The coming shortage of teachers, unlike the last one, will not be caused primarily by booming enrollments. The numbers of children are currently rising, but not dramatically. The chief reason for the shortage ahead is the number of teachers who will retire in the late 1980s. A generation of people who entered the profession after World War II will shortly be leaving it. A great deal depends on the quality of the young teachers who take their places.
During the 1960s, when school systems were struggling desperately to find teachers, there was a perceptible erosion in the standards of hiring. That usually happens in a field expanding rapidly with inadequate preparation. This time everybody -- school boards, state legislatures, universities -- has plenty of warning.
There's a lot of debate over the teachers' tests that an increasing number of states require, and it's true that there's no way to measure imagination and flair in a written test. But those tests are indispensable for setting a basic enforceable level of competence. How can states go farther, and attract young teachers who greatly exceed that basic level?
Salaries are crucial, and those systems that offer below-average money cannot expect above-average teaching for their children. But there's more to it than money alone. Recruiting unusually able teachers needs to begin years before those teachers are hired. The Carnegie Foundation for the Advancement of Teaching has suggested, for example, that state universities offer special scholarships for gifted students who plan to teach in the public schools.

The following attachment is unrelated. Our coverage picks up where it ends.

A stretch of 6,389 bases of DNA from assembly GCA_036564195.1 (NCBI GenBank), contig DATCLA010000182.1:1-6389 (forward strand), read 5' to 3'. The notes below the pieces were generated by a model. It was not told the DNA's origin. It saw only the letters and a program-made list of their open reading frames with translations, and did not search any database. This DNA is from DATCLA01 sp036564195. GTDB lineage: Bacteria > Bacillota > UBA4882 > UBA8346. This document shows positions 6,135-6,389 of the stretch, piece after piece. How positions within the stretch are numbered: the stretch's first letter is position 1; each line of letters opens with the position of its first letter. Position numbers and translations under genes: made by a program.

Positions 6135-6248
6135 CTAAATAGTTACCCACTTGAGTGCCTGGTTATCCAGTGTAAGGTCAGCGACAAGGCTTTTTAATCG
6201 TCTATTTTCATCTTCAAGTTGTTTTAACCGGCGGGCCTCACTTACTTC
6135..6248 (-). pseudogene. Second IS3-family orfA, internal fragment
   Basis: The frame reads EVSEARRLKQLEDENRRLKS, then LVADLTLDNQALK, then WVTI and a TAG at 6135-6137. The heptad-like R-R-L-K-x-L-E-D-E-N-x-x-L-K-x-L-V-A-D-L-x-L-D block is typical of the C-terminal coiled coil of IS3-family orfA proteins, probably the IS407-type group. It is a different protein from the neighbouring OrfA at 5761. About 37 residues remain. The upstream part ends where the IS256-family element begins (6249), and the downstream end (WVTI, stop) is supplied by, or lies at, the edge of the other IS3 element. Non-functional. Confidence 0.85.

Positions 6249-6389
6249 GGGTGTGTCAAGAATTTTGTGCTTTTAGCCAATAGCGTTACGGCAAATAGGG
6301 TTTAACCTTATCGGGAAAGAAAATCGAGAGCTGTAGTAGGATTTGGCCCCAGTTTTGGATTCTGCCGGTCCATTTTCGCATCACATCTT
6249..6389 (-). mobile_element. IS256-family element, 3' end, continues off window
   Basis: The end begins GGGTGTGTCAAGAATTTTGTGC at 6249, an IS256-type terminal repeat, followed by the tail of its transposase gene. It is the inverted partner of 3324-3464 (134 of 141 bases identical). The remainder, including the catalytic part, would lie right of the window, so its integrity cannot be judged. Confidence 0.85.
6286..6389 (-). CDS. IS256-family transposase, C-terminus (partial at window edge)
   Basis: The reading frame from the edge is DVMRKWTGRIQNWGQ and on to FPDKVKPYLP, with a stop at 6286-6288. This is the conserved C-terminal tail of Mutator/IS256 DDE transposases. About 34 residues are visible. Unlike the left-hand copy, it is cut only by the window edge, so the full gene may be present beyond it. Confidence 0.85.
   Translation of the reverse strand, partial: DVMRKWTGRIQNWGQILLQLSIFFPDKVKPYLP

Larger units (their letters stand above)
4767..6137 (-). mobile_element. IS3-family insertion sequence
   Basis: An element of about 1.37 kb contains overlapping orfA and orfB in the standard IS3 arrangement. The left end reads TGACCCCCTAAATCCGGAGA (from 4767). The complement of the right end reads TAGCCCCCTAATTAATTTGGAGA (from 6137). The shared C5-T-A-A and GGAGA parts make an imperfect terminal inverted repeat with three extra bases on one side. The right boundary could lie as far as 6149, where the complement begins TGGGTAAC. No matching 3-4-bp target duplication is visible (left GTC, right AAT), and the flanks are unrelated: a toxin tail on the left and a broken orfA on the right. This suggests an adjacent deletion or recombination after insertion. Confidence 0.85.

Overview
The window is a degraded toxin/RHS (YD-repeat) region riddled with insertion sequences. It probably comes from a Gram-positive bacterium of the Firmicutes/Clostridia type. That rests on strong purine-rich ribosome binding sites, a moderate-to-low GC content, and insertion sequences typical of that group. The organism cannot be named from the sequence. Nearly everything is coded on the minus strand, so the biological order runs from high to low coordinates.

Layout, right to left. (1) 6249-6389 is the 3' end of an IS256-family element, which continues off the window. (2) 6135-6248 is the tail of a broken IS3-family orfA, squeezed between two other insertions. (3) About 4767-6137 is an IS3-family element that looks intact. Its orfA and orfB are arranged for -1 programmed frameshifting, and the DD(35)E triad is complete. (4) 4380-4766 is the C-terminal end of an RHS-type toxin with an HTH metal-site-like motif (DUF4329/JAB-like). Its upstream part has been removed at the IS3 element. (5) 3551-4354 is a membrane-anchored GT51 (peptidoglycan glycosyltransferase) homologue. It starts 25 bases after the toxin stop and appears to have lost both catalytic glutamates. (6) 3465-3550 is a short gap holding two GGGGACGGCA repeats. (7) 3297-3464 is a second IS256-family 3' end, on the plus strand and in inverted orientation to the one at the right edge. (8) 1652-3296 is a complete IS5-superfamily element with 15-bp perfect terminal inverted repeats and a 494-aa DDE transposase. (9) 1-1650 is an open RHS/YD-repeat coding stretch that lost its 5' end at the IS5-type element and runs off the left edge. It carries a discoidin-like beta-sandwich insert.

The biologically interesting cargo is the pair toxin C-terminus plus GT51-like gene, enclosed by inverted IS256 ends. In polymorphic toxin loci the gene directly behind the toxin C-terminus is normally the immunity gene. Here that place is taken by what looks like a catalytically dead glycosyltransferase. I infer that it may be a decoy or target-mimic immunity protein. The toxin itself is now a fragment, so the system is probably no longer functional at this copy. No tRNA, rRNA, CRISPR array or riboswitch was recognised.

Whether young teachers of high potential stay in teaching often depends on the support and encouragement that they get in their first few years. It's time to speed up the experiments that give the best of the experienced teachers a higher rank, formal supervisory responsibilities and commensurately higher salaries. A well-run school in the late 1980s will need a reliable system of transmitting the standards and practices of the best of its senior staff to the new arrivals. That means master teachers, working directly and continually with the recruits.
The public schools are, among other things, the most influential of this country's civil rights programs. If there is to be equality of opportunity, the ingredients will have to be manufactured in the schools. If all children are to go as far as their abilities can carry them, they will need teachers of great skill and energy. People of high ability are not likely to enter teaching in sufficient numbers unless school systems go to work, vigorously and promptly, to recruit them.